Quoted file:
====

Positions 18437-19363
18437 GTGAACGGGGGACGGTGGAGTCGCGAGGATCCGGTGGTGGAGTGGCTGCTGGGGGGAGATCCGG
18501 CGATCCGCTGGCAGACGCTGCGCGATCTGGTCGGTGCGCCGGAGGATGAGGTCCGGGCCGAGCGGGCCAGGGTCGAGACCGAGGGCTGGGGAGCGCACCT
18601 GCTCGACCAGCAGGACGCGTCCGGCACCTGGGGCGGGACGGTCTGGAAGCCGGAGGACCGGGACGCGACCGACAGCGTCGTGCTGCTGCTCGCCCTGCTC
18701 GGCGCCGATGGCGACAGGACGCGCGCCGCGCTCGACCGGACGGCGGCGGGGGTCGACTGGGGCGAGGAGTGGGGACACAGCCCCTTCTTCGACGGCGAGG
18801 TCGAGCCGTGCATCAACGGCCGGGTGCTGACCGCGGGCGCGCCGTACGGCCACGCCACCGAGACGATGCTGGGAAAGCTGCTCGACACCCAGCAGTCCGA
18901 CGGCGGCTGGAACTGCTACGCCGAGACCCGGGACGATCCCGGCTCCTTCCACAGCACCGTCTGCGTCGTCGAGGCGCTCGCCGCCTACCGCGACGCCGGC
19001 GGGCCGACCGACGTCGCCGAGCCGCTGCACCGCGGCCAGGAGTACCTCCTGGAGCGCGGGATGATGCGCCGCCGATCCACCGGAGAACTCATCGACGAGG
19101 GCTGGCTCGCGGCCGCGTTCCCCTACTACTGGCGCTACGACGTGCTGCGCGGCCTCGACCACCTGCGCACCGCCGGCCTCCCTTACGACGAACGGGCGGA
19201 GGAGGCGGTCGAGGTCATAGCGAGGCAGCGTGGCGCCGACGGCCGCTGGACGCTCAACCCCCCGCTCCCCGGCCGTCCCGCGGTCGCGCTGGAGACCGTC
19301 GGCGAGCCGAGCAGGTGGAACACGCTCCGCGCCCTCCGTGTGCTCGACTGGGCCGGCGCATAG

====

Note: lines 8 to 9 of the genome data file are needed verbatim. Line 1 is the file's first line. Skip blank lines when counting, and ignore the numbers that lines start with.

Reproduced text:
19001 GGGCCGACCGACGTCGCCGAGCCGCTGCACCGCGGCCAGGAGTACCTCCTGGAGCGCGGGATGATGCGCCGCCGATCCACCGGAGAACTCATCGACGAGG
19101 GCTGGCTCGCGGCCGCGTTCCCCTACTACTGGCGCTACGACGTGCTGCGCGGCCTCGACCACCTGCGCACCGCCGGCCTCCCTTACGACGAACGGGCGGA